Lane Savitch, president of the 249-staffed-bed Kadlec Regional Medical Center in Richland, WA, says the hospital has developed plans for a new “life skills training” program that aims to increase patients’ awareness of their conditions and help encourage, empower, and make them more responsible for their care, Savitch says. As Kadlec develops plans, it is examining a variety of services, “broadening our scope to include prehospital, posthospital, and even no hospital services,” Savitch says.
They are looking at consolidating various programs, such as cardiac rehabilitation, outpatient and inpatient rehabilitation for postorthopedic and postneurosurgical patients, a neurological resource center for patients, and a diabetes learning center. The hospital acquired a “large, warehouse-like” building near the hospital campus to accommodate the proposed services, he says.
“The life skills training center would be consolidated for each of our key service lines,” Savitch says. “The intent is that each of the service line leaders would have significant input into the type and scope of services that would be provided. In light of the mandates of healthcare reform, it is clear that hospitals are going to need to be more involved in keeping the community healthy and preventing unnecessary healthcare utilization than what we have done in the past.”
Kadlec will examine other hospital programs as it develops the center. “Hopefully we will be able to make this transition by capitalizing on those services for which we continue to be compensated, while the reimbursement mechanism is being restructured to provide a tangible benefit for providing health education,” Savitch says.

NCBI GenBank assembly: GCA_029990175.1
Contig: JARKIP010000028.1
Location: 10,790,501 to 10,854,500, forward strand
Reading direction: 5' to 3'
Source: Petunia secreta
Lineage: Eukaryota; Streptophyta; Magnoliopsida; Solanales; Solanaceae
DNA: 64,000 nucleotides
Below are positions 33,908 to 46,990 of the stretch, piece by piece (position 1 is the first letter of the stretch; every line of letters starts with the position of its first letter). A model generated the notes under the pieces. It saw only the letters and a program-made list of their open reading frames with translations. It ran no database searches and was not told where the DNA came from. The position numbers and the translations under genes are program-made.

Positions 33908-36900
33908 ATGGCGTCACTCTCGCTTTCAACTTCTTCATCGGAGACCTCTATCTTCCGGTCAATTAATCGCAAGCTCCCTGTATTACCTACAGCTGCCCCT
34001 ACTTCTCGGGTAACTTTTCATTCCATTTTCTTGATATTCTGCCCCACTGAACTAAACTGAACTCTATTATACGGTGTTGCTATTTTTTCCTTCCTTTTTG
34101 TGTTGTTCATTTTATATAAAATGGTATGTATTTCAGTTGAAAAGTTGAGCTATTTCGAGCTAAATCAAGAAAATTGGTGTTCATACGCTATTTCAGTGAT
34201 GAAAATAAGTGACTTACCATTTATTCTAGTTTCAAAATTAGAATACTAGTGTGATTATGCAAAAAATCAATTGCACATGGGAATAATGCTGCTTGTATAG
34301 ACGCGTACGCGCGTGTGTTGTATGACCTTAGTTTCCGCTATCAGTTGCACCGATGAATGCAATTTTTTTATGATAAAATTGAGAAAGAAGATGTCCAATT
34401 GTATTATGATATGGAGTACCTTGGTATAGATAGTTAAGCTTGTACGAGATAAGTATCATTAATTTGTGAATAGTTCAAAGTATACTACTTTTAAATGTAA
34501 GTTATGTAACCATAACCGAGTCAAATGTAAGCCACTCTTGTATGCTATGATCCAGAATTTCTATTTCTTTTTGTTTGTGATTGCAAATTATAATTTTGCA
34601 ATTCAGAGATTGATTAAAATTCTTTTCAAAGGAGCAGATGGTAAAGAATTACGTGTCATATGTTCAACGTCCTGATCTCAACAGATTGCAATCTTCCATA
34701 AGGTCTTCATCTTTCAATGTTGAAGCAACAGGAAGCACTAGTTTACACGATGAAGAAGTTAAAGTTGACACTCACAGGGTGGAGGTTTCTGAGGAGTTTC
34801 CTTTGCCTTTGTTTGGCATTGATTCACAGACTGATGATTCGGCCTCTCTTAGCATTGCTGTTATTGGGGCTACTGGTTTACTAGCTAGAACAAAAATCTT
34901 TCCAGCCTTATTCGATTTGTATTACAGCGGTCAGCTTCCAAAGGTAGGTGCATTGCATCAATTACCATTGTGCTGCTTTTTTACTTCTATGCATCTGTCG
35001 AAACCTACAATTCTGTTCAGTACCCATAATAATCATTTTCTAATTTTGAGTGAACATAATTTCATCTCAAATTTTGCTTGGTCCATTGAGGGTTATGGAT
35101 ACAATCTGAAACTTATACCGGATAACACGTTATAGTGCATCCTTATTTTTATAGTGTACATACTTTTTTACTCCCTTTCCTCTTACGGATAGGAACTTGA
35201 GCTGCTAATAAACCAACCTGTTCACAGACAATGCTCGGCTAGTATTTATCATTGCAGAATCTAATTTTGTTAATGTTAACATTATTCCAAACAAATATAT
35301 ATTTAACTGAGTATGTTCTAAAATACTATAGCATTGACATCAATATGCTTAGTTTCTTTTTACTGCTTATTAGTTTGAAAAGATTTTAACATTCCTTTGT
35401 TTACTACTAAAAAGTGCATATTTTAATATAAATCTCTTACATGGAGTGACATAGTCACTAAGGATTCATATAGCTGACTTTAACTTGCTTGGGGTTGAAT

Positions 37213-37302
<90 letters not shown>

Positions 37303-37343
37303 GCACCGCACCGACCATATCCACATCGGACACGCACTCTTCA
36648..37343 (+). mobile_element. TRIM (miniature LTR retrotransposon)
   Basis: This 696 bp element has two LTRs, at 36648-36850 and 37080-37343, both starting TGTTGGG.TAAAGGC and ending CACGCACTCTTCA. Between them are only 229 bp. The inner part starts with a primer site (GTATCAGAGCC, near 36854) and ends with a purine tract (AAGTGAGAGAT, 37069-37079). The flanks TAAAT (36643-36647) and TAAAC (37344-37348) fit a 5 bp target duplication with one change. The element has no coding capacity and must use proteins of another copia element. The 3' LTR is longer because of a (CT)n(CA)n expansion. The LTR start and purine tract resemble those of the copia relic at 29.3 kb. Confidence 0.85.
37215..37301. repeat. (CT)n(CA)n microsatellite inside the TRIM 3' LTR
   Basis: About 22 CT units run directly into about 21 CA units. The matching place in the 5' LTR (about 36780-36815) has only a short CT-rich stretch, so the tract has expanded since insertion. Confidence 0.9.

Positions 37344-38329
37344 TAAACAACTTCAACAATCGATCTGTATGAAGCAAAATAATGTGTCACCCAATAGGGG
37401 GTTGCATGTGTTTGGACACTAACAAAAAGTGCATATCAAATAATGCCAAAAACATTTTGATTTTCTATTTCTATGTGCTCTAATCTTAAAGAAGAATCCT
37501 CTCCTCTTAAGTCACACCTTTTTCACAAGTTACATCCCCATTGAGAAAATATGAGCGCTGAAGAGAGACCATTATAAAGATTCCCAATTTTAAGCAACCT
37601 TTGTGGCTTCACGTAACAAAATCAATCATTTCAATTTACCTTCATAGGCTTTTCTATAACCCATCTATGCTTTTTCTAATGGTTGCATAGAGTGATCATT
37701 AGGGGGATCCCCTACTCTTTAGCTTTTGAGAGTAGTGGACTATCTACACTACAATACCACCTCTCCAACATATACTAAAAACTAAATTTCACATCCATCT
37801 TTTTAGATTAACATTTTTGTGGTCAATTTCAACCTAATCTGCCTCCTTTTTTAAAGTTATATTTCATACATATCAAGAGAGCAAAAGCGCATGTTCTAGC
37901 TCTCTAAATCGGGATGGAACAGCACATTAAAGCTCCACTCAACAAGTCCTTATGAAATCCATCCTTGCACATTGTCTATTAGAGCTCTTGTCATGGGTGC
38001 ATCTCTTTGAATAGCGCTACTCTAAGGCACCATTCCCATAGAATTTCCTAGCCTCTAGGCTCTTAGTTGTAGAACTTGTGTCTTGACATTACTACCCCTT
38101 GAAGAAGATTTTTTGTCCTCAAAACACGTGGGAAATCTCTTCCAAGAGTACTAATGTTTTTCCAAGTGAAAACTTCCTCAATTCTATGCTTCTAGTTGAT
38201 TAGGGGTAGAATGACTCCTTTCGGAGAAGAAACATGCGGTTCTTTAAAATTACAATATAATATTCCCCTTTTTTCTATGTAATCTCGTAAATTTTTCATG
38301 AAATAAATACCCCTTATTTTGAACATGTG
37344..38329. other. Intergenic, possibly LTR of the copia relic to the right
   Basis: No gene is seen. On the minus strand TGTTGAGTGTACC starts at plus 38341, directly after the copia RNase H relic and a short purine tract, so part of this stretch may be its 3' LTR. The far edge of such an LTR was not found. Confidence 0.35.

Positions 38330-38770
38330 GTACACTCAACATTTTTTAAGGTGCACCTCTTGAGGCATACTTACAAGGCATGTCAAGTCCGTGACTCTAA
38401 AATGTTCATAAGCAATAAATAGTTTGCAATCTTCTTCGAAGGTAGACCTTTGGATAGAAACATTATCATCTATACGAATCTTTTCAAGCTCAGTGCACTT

The patient will play an increasing role in determining healthcare costs. “It’s fallen more and more on the back of the patient to pay the costs of healthcare,” says Savitch. “All of a sudden, people are saying, ‘God it is expensive. How did it get so expensive?’ So I think now is probably the best time to be focusing on the patients’ responsibility to take care of their own health. I think it’s going to take a full generation or more.”
As providers and patients move forward, they must address accountability and ownership of ailments, says Jeff Buehrle, Banner Health’s CFO for the Arizona East region, and of the 94-staffed-bed Banner Behavioral Health Hospital in Scottsdale.
“When we are all focusing on improving our own health, we all take accountability for prevention,” Buehrle says.
As he spoke, Buehrle was a patient in a hospital bed in the Banner Health system. He had been in the hospital for three days with a leg infection. In between visits from hospital staff checking his well-being, he took the time to talk about his own patient responsibility. “When I leave the hospital, I will focus on taking my medication, elevating my leg, putting ice on it,” Buehrle says, “And I’ll do all the things I’m supposed to do, as a patient and healthcare worker.”